After the departure of the young men, Chicot went on quietly; but as soon as they had disappeared in the valley, he stopped at the top of a hill and looked all round him; then, seeing no one, he seated himself, and commenced an examination. He had now two purses, for he perceived that the packet he had received contained money, besides the letter. It was quite a royal purse, embroidered with an "H" at each end.
"It is pretty," said Chicot, "no one could be more generous or more stupid. Decidedly I shall never make anything of the king. All that astonishes me is that he did not have the letter embroidered outside also. Now let me see how much money he has sent. One hundred crowns; just the sum I borrowed from Gorenflot. Ah! pardon, Henri, this is good. But the purse annoys me; if I were to keep it I should feel as if the very birds, as they flew over my head, would denounce me as a royal messenger."
So saying, he drew from his pocket Gorenflot's bag, emptied the king's money into it, then placed a stone in the purse, and threw it into the Orge, which flowed under the bridge at his feet.
"So much for myself--now for Henri," said Chicot; and he took up the letter, broke the seal with the utmost tranquillity, and sent the envelope into the river after the purse. "Now," said he, "let us read.
"'Dear brother, the deep love which you felt for our late dear brother and king, Charles IX., still clings to the Louvre and to my heart; it grieves me, therefore, to have to write to you about vexatious things. You are strong, however, against ill fortune, so that I do not hesitate to communicate these things to you--things which can only be told to a tried friend. Besides, I have an interest in warning you--the honor of my name and of your own, my brother. We resemble each other in one thing, that we are each surrounded with enemies. Chicot will explain to you.
"'M. de Turenne, your servant, causes daily scandal at your court; God forbid that I should interfere in your affairs, except where your honor is concerned; but your wife, whom to my regret I call my sister, should be more careful than she is of your honor. I advise you, therefore, to watch the communications of Margot with Turenne, that she does not bring shame on the house of Bourbon. Act as soon as you shall be sure of the fact, into which I pray you to inquire as soon as Chicot shall have explained to you my letter.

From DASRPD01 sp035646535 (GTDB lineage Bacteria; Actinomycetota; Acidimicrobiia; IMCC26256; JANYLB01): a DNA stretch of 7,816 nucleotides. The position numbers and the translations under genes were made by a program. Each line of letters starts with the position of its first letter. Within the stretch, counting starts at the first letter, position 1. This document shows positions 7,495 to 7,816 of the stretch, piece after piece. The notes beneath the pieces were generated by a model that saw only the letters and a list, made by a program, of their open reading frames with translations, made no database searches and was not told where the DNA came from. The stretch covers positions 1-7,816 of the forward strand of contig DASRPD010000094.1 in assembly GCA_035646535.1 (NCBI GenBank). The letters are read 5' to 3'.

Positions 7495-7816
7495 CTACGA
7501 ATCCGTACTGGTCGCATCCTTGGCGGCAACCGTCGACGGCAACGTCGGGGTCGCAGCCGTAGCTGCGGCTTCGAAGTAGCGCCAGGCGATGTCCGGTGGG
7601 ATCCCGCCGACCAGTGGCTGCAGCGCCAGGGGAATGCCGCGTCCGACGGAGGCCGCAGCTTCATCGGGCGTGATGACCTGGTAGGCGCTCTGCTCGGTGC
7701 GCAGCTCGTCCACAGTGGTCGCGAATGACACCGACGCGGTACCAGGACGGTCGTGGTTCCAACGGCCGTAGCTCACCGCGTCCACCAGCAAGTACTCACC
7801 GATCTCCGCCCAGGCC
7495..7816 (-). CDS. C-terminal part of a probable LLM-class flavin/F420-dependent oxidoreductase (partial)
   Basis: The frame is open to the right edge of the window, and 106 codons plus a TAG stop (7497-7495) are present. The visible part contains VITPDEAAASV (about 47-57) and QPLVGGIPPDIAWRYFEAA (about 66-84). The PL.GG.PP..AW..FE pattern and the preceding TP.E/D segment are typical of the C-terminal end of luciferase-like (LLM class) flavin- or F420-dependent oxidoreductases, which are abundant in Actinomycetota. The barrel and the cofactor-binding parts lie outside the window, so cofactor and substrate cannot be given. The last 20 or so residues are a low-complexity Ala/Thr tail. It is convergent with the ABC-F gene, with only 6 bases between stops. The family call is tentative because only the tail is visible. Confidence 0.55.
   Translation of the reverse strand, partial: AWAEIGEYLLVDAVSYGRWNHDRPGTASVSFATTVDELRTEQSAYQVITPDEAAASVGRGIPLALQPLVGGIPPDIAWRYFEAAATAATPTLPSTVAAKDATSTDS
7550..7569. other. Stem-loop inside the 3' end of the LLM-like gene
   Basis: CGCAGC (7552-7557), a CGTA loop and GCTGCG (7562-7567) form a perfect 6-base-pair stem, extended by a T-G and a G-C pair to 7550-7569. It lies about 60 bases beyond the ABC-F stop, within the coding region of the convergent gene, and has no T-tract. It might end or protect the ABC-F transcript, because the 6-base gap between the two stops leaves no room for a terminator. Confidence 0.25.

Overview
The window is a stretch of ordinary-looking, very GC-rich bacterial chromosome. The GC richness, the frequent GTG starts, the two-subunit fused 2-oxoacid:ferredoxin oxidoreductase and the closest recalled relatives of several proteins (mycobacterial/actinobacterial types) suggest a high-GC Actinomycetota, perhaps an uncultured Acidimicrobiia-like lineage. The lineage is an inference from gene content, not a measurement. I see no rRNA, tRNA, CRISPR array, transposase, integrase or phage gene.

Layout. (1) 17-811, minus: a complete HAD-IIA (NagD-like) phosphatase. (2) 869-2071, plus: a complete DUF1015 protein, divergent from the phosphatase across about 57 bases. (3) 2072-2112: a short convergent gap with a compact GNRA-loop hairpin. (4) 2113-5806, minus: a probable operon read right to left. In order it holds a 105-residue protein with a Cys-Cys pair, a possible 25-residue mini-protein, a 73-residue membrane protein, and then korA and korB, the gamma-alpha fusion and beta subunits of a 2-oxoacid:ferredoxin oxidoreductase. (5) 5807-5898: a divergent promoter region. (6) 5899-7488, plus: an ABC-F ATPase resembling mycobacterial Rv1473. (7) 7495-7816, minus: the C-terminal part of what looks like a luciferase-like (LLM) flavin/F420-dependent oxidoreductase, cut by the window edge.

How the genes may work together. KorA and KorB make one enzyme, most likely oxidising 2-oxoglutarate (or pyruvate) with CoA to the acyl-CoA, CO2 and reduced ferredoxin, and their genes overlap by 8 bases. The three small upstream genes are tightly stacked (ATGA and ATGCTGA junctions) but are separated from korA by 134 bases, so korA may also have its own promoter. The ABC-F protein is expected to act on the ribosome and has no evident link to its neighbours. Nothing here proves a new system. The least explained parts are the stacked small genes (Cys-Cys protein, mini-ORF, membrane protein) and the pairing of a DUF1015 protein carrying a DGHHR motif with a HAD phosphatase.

"'Those whom as brother and king I denounce to you, generally meet at a little chateau called Loignac, the pretext being generally the chase. This chateau is, besides, the focus for intrigues to which the Guises are not strangers, and you know the strange love with which my sister pursued Henri de Guise. I embrace you, and am ever ready to aid you in all, and for all; meanwhile aid yourself by the advice of Chicot, whom I send to you. Your affectionate,' etc.
"_Age auctore Chicot_," said Chicot, "here am I, installed counselor of the king of Navarre! This seems to me a bad commission, and in flying one ill, I have fallen into a worse one. Really, I should almost prefer Mayenne. But the letter is clever, and if Henriot be like other husbands, it will embroil him at once with his wife, Turenne, the Guises, and even with Spain. But if Henri de Valois is so well informed of all that passes in Navarre, he must have some spy there.
"Then, again," continued he, "this letter will lead me into mischief if I meet a Spaniard, a Lorraine, a Béarnais, or a Fleming curious enough to wish to know what brings me here, and I should be very foolish not to remember that there is a chance of that. M. Borromée, above all, I suspect may play me some trick. Besides, what did I seek in asking the king for this mission? Tranquillity. And now I am going to embroil the king of Navarre with his wife. However, that is not my affair, except that I shall make mortal enemies, who will prevent me from ever reaching the happy age of eighty.
"Ma foi! but that is not much, for it is only worth living when you are young. But then I might as well have waited for the knife of M. de Mayenne. However, I will take precautions, and will translate this fine letter into Latin, and engrave it on my memory; then I will buy a horse, because from Juvisy to Pau I should have too often to put the right foot before the left if I walked--but first I will destroy this letter."
This he proceeded to do; tearing it into an infinite number of little pieces, sending some into the river, others into the air, and burying the rest in holes in the ground.
"Now let me think of my Latin theme," said he; and this study occupied him until he arrived at Corbeil, where he bestowed a glance at the cathedral, but fixed an earnest look at a traiteur's, whence came an appetizing smell of dinner. We will not describe either the dinner he made or the horse he bought; suffice it to say that the dinner was long and the horse was bad.
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